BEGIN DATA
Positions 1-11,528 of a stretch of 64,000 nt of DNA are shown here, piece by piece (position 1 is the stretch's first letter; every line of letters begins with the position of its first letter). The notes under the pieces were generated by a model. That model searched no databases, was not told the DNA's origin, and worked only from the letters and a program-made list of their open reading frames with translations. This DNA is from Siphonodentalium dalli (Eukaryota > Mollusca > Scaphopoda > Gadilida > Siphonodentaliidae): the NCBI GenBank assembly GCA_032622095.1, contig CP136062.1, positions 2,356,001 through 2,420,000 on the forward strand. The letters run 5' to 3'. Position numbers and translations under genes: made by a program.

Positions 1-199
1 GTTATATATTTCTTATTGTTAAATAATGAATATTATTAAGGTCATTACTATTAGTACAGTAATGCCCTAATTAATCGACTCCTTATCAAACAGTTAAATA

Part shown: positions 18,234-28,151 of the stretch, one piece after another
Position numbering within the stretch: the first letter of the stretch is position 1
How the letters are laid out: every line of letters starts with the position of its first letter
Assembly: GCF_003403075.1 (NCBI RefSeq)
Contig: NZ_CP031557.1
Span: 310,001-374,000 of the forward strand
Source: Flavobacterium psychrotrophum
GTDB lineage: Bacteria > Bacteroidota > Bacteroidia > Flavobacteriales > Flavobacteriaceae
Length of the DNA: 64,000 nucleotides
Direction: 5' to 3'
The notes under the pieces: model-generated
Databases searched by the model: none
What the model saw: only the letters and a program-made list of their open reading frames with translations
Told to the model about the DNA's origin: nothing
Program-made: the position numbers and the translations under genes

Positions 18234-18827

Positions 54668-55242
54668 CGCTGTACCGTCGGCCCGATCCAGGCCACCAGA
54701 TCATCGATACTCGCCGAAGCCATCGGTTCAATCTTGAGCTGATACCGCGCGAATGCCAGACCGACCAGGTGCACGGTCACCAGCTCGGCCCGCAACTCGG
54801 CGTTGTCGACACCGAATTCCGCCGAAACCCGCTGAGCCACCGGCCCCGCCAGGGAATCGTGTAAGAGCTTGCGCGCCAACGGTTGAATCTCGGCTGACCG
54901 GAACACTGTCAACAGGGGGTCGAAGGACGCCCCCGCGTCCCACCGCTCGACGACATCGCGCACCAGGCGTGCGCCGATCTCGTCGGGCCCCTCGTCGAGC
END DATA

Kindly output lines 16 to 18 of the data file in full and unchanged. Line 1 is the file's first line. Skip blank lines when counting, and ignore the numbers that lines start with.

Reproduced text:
What the model saw: only the letters and a program-made list of their open reading frames with translations
Told to the model about the DNA's origin: nothing
Program-made: the position numbers and the translations under genes